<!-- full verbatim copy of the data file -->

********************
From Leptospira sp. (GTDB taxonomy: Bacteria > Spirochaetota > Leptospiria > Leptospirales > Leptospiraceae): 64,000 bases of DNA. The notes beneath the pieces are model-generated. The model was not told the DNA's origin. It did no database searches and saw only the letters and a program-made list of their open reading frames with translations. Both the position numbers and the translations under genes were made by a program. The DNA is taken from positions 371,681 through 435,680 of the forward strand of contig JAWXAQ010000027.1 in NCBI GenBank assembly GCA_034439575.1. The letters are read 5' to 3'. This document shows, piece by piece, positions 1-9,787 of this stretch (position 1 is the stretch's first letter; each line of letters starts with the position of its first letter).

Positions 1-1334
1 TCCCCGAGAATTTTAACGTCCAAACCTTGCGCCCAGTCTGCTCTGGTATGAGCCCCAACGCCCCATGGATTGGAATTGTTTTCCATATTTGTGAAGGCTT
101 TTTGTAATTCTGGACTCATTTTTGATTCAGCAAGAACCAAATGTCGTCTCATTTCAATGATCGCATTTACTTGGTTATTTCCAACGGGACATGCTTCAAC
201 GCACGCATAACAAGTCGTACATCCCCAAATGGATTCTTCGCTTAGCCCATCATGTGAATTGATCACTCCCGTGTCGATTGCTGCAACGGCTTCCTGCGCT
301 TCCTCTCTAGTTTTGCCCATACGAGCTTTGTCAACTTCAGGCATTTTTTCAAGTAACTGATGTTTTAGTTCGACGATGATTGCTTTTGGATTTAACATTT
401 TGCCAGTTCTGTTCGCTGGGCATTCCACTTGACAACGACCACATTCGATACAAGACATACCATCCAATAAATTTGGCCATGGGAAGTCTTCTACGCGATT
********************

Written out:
From Leptospira sp. (GTDB taxonomy: Bacteria > Spirochaetota > Leptospiria > Leptospirales > Leptospiraceae): 64,000 bases of DNA. The notes beneath the pieces are model-generated. The model was not told the DNA's origin. It did no database searches and saw only the letters and a program-made list of their open reading frames with translations. Both the position numbers and the translations under genes were made by a program. The DNA is taken from positions 371,681 through 435,680 of the forward strand of contig JAWXAQ010000027.1 in NCBI GenBank assembly GCA_034439575.1. The letters are read 5' to 3'. This document shows, piece by piece, positions 1-9,787 of this stretch (position 1 is the stretch's first letter; each line of letters starts with the position of its first letter).

Positions 1-1334
1 TCCCCGAGAATTTTAACGTCCAAACCTTGCGCCCAGTCTGCTCTGGTATGAGCCCCAACGCCCCATGGATTGGAATTGTTTTCCATATTTGTGAAGGCTT
101 TTTGTAATTCTGGACTCATTTTTGATTCAGCAAGAACCAAATGTCGTCTCATTTCAATGATCGCATTTACTTGGTTATTTCCAACGGGACATGCTTCAAC
201 GCACGCATAACAAGTCGTACATCCCCAAATGGATTCTTCGCTTAGCCCATCATGTGAATTGATCACTCCCGTGTCGATTGCTGCAACGGCTTCCTGCGCT
301 TCCTCTCTAGTTTTGCCCATACGAGCTTTGTCAACTTCAGGCATTTTTTCAAGTAACTGATGTTTTAGTTCGACGATGATTGCTTTTGGATTTAACATTT
401 TGCCAGTTCTGTTCGCTGGGCATTCCACTTGACAACGACCACATTCGATACAAGACATACCATCCAATAAATTTGGCCATGGGAAGTCTTCTACGCGATT